The influence of organic amendments – poultry manure (PM), human sludge (HS), urea (UR) and metal toxicants (Cu, Pb, Zn) on total petroleum hydrocarbon (TPH) degradation in soil artificially contaminated with diesel was assessed in microcosms. A parent soil (sandy loam) was characterized and used for the rest of the study. TPH degradation in soil was monitored spectro photometrically (UV-visible) under the effect of diesel load, amendment dose and metal dose. TPH degradation rates decreased with increase in diesel load in soil treated with PM and HS, but remained somewhat constant under natural attenuation and UR amendment. Pseudo-firstorder rate constant, k1 (day-1) and half-life, τ½ (day) for TPH degradation at the lowest diesel load were: natural attenuation (k1 = 3.0 x 10-3, τ½ = 231.0); PM (k1 = 2.6 x 10-2, τ½ = 26.7); HS (k1 = 1.9 x10-2, τ½ = 36.4); UR (k1 = 1.7 x10-2, τ½ = 40.8). TPH degradation efficiencies (%) increased with amendment dose in the order: UR (35 – 61) < HS (39 – 78) < PM (44 – 88) with plateaux observed beyond 30 %w/w. TPH degradation was reduced in the presence of metals in the sequence Zn > Pb > Cu, implying the vitiation of biodegradation process by the cocontaminating metals. These findings may become useful whenever bioremediation is the option for cleanup of diesel-contaminated soils.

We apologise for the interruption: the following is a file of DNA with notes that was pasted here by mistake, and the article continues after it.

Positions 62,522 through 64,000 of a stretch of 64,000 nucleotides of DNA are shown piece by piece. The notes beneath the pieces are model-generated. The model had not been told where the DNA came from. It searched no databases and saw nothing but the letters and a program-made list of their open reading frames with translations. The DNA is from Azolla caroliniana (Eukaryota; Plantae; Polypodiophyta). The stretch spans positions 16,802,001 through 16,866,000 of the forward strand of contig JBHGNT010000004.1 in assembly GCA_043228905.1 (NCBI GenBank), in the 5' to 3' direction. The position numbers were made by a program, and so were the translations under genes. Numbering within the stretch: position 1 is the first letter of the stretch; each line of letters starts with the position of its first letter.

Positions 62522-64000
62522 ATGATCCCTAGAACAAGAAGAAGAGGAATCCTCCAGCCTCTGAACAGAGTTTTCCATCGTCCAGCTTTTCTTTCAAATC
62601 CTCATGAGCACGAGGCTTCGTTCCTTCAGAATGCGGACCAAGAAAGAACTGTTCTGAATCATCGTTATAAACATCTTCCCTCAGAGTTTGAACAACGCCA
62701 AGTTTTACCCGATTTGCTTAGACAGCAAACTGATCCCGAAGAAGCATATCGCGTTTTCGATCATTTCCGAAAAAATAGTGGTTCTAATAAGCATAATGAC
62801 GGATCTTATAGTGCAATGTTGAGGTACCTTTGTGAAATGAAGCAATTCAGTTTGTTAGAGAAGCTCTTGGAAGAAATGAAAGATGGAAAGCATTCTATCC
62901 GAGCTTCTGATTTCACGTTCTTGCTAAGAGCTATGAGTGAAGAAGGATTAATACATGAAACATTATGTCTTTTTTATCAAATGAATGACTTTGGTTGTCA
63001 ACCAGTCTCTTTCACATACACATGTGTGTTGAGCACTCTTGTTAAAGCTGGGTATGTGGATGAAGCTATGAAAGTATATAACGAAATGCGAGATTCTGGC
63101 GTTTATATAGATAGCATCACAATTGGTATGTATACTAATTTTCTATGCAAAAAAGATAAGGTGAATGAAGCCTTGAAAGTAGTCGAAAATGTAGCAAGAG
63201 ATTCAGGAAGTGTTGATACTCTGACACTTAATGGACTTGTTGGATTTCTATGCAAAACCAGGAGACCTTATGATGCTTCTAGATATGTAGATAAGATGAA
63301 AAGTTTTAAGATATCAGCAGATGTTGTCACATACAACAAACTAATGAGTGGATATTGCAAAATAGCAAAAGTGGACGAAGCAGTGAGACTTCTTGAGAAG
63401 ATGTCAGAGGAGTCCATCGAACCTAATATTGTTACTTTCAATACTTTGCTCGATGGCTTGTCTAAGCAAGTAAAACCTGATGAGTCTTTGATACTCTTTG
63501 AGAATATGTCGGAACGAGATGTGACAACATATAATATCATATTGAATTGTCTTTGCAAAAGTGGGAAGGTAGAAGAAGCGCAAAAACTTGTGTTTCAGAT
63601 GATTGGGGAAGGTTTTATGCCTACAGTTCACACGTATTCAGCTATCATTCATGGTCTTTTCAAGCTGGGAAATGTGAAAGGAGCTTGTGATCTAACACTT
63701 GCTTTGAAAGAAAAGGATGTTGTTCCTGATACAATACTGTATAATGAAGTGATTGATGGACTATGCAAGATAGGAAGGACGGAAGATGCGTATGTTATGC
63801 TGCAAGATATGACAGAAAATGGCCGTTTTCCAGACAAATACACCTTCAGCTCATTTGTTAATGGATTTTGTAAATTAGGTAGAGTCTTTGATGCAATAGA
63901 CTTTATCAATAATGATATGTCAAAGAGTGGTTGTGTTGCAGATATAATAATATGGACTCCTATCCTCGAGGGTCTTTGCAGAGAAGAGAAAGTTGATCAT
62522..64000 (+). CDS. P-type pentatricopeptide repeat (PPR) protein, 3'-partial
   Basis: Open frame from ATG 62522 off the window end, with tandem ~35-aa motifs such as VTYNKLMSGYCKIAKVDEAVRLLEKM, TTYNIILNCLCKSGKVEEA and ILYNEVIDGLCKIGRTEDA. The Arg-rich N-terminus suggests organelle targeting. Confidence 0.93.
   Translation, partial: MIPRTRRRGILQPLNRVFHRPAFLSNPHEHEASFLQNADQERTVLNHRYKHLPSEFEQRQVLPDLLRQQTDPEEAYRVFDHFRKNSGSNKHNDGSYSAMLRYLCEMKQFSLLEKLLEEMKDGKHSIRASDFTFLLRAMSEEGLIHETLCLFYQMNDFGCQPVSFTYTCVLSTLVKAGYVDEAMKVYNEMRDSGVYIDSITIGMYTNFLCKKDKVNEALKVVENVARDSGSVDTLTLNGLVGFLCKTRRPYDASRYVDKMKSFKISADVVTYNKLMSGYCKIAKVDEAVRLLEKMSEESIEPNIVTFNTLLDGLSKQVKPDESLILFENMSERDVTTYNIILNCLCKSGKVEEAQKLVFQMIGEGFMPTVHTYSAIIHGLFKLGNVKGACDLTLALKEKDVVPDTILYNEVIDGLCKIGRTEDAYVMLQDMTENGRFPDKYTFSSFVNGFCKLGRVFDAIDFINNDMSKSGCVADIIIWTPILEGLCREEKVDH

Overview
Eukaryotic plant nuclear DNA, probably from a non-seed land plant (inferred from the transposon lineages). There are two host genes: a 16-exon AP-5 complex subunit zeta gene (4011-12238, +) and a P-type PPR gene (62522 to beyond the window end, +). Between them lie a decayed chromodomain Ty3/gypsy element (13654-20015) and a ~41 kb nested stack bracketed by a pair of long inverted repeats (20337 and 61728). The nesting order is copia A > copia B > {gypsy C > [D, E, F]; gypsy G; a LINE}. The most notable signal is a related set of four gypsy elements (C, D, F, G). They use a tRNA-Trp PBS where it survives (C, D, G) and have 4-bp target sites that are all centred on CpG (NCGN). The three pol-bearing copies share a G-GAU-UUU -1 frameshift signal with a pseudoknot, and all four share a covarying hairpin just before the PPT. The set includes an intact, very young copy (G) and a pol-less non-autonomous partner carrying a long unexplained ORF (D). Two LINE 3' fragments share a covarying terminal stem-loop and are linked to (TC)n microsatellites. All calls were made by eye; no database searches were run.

Keywords : Biodegradation, diesel, total petroleum hydrocarbon, natural attenuation, poultry manure, human sludge.